Atlassian Software Systems
Jon Silvers, Director of Marketing
Let's deal with the Big Gorilla right up front: Who on earth would pay for a wiki?
Well, my group does. And we're in a small, cash-poor academic department at a state university. We're happy to pay for Confluence, because we've tried a bunch of others. All the free stuff either didn't fit our environment, drove me crazy trying to get it running right, was missing important features, or tanked on vital data just about the time we'd come to rely on it. I realized that, FOSS fanatic though I am, sometimes it's just cheaper to buy a good product. Since that day, we have had zero wiki problems: zip, nada. How do I love this product? Let me count the ways:
- User administration is as simple or powerful as you care to make it. Organize them into groups, give fine-grained permissions to each, or throw everybody in a big happy pool, Confluence doesn't care, and makes it simple for the admin into the bargain.
- Site organization, likewise. Users can set up their own "spaces," or the admin can decide the structure. And it's not an endless nightmare to reorganize, either.
- Notification: You can subscribe to update notifications via RSS or e-mail. Better yet, you can have the wiki subscribe to your email, just CC: Confluence and you'll capture those decision trains that otherwise get derailed into a dozen individual's mail archiving systems. (Oh, and they'll be threaded.)
And plenty more, of course. APIs allow you to integrate with other systems, or turn Confluence into an "application platform." Wiki markup is simple enough to comprehend, but powerful enough to bag most users' needs. You can set up blogs, discussion pages, cross references. Color-coded difference highlighting between page versions is simple to use, rollback even more so. It's all searchable. And it all just works.
Adobe Acrobat Connect Professional
As Adobe continues to assimilate the properties it acquired from its Macromedia purchase, one collaborative product that represented a departure for the graphic arts company was its online meeting collaboration tool, Macromedia Breeze. With a refocusing of the core essence of how online collaboration could be optimized with the Flash 9 engine, Adobe has engineered a lightweight core that supplies most of the attributes that effective virtual meetings require. Screen sharing and markup, conference call numbers, and an easy meeting invitation interface are combined with low per user costs and simple, intuitive controls. Integration with Adobe's Acrobat 8 PDF creation and markup tool hint at deeper hooks into other Adobe product families, as well as showcasing the commercial power of what its Flex and Apollo web application frameworks are capable of delivering. With Cisco's acquisition of WebEx, the online collaboration market has been elevated to important, trusted corporate status and Adobe has shown with Connect that it intends to be a major provider in this space.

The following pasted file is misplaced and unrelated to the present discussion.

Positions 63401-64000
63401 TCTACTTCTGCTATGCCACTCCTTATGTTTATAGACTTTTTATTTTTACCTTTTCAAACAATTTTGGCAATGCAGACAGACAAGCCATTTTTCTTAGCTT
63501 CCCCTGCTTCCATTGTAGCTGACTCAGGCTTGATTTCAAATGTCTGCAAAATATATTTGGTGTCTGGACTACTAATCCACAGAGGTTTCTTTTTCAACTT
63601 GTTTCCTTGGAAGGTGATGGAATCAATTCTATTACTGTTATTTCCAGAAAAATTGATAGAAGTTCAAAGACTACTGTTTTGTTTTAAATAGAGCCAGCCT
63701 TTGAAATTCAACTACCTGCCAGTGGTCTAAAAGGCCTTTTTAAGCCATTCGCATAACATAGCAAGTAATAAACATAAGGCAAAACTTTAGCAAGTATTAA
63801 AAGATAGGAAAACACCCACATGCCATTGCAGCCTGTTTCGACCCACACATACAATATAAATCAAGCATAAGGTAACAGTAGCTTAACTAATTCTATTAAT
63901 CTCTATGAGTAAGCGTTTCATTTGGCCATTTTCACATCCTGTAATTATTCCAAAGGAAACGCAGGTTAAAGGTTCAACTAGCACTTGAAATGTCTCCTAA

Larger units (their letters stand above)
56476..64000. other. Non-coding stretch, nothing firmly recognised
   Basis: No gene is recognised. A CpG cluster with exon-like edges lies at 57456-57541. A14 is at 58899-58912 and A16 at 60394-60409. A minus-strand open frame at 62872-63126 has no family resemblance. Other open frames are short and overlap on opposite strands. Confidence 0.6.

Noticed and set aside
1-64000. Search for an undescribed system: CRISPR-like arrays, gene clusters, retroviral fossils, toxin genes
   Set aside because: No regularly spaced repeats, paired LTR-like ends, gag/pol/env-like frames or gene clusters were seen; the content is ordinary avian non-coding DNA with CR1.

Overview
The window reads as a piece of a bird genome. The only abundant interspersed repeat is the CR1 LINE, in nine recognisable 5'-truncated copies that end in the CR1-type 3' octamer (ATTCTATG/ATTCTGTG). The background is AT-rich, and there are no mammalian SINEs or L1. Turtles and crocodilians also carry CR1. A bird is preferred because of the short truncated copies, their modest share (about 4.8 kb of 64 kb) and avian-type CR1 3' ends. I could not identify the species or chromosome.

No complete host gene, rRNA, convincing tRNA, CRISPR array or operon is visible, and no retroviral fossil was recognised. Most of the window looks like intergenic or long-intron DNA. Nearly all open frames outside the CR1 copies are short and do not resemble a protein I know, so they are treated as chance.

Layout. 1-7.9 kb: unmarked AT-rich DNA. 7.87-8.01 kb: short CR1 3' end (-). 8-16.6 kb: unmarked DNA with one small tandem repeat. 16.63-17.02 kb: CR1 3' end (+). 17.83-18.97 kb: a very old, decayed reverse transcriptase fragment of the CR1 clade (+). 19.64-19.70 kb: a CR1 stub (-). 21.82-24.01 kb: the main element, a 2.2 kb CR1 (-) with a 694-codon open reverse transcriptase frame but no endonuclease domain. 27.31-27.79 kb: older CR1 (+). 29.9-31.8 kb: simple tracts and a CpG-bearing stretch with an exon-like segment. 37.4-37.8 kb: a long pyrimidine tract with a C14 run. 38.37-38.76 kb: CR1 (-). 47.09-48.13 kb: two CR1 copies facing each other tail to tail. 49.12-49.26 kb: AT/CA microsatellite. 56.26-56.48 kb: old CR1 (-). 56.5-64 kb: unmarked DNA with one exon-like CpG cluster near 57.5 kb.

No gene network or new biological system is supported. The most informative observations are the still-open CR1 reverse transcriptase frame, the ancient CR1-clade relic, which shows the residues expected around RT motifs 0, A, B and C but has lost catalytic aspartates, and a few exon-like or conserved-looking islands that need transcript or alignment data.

This was a big year for NetBeans, who emerged from the shadow of other IDEs. NetBeans 5.5 offered a rich set of features for software development teams to collaborate on important tasks directly from within the IDE. Code reviewing is the main feature of the NetBeans developer collaboration tools, combining chat, messaging, and a sophisticated, synchronized file-sharing scheme to support distributed team members' code reviews. The system provides an easy-to-use and understand view of shared activity and collaborative activities among team members. The mechanisms used for code reviews can be used in real time to perform shared editing of a file.
While some of the ideas implemented in this version are not new, the implementation of them and the feel of the NetBeans IDE is wonderful. Developers who use other IDEs and decide to investigate the collaboration features of NetBeans will seriously consider changing to NetBeans for their next project.
One of the recent trends in software development is continuous integration. By constantly compiling the codebase and building the resulting artifacts, sites can quickly identify problems such as broken builds, incorrect codebase updates, missing or improperly modified resources, and the like. In addition, good continuous integration packages, such as Team City from JetBrains, enable developers to examine reports regarding the build and to assign responsibility for fixes of encountered problems. Team City's strength is its ease of deployment (using Ant files or custom scripting) and its elegant interface. After starting up Team City and performing the initial configuration, itÕs simple to add more projects and more build steps. Moreover, Team City does not impose unusual twists into the development cycle, nor does it require specific tools to runs. It simply works elegantly and reliably without requiring a lot of supervision. Exactly what you want: A tool that solves a problem cleanly without imposing additional overhead.